October 5, 2012

Thompson v. Commonwealth, Rockcastle, 1898

Thompson v. Commonwealth.

COURT OF APPEALS OF KENTUCKY

103 Ky. 685; 45 S.W. 1039; 1898 Ky. LEXIS 106

May 24, 1898, Decided

PRIOR HISTORY:  [***1]  APPEAL FROM ROCKCASTLE CIRCUIT COURT. 

DISPOSITION: Judgment reversed.

COUNSEL: W. A. MORROW AND S. D. LEWIS FOR APPELLANT.

1. The special prohibitory act of April 4, 1884, is no longer in force, having been repealed by the provision of the Constitution that all special acts in conflict with its terms should cease within six years after its adoption. Schedule of the Constitution, sec. 1; Stamper v. Commonwealth, 102 Ky.; James v. Commonwealth, 102 Ky.

2. Appellant could only be tried on the specific offense described in the warrant. Criminal Code, secs. 311 and 312.

J. N. SHARP FOR APPELLEE.

1. Even if the special act has been repealed, the general law was violated, and the pleadings being oral, the defendant was properly tried under the law in force, and the statement in the warrant pleading a special act may be treated as surplusage.

W. S. TAYLOR OF COUNSEL ON SAME SIDE.

J. N. SHARP FOR APPELLEE IN PETITION FOR REHEARING AFTER RENDITION OF THE FIRST OPINION.

1. Laws should be so construed, if possible, as to enable the officers to enforce them.

2. It is not necessary in a warrant, or indictment, to negative an exception which is found in a separate and independent [***2]  section of the statute. Commonwealth v. Bartholomew, 17 Ky. Law Rep., 1133.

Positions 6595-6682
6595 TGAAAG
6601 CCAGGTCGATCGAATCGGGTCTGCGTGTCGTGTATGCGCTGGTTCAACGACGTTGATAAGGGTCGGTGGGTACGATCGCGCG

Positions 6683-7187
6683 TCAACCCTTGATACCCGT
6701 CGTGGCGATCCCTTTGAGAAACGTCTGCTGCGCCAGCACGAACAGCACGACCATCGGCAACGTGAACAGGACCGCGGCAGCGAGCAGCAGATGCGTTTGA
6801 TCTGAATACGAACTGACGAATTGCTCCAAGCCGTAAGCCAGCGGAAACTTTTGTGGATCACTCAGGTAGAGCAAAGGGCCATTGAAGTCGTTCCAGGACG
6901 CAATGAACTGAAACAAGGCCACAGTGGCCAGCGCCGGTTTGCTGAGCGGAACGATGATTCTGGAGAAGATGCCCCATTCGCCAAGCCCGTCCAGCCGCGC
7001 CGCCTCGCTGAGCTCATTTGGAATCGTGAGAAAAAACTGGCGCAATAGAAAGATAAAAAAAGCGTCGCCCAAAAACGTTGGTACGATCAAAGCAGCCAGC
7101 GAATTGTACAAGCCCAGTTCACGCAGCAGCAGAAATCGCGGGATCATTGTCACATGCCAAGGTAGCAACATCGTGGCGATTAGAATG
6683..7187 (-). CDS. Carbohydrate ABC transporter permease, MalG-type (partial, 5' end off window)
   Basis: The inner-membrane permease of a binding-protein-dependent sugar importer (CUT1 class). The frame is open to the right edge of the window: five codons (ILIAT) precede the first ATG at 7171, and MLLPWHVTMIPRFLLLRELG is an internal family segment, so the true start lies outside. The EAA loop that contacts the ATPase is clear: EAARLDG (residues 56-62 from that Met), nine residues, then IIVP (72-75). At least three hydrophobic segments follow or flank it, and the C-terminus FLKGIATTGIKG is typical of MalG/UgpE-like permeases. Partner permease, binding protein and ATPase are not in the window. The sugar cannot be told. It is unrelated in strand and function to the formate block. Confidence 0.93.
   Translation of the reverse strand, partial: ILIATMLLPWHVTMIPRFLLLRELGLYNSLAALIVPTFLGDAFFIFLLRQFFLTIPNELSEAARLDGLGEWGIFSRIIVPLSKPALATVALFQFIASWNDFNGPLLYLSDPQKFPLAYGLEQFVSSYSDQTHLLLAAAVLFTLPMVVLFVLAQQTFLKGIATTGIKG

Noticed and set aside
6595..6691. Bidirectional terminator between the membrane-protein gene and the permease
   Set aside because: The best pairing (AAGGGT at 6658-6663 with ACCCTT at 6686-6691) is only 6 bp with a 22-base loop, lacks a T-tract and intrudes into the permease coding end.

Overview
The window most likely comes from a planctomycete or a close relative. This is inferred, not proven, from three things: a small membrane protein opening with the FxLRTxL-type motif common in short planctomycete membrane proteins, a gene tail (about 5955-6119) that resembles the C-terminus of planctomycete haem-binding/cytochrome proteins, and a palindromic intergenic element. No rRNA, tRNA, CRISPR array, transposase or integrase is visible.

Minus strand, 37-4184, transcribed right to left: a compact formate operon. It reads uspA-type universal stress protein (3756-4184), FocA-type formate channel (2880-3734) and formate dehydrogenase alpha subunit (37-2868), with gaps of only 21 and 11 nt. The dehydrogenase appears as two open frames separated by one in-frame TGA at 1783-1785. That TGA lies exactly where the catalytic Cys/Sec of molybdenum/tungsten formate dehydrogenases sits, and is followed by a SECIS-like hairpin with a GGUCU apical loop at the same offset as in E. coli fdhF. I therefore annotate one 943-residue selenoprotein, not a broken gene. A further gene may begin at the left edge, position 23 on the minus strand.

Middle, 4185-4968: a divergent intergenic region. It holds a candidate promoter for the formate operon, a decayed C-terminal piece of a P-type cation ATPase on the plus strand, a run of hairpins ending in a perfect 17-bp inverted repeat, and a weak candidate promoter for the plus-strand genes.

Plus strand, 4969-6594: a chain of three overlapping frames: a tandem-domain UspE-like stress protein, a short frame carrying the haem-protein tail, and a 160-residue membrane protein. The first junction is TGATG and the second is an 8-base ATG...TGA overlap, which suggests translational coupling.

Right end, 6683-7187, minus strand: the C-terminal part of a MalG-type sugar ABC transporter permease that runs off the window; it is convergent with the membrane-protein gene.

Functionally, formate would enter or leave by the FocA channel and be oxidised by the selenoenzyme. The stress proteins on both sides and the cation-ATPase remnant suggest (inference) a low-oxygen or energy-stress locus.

W. A. MORROW AND S. D. LEWIS FOR APPELLANT IN PETITION FOR REHEARING AFTER RENDITION OF SECOND OPINION.

1. Under the provisions of section 10 of the Criminal Code, an offense the penalty for which is limited to a fine of $ 100, or imprisonment not exceeding fifty days, or both, may be prosecuted by summons, or warrant, but all other offenses must be prosecuted by indictment, the penalty under the local option law being a fine of not less than $ 100, nor more than $ 200, the procedure must necessarily have been by indictment in the circuit court.

2. A circuit court had no power to inflict a fine of $ 50, because no such penalty is provided under the statute; while this does not appear to be prejudicial to appellant, it would be a dangerous precedent to say that the judge of a circuit court by imposing a lower fine than the minimum fixed in the statute could deprive a defendant of the right of appeal. 

JUDGES: JUDGE DURELLE. 

OPINION BY: DURELLE 

OPINION

 [*687]   [**1040]  JUDGE DURELLE DELIVERED THE OPINION OF THE COURT.

This case presents for decision the question, whether section 61 of the Constitution [***3]  of 1891, or the act of March 10, 1894, embodied in chapter 81 Kentucky Statutes, adopted pursuant thereto, had effect to repeal a special or local act prohibiting sale or gift of spirituous, vinous or malt liquors, such as the act in force in Rockcastle county at date of adoption of Constitution.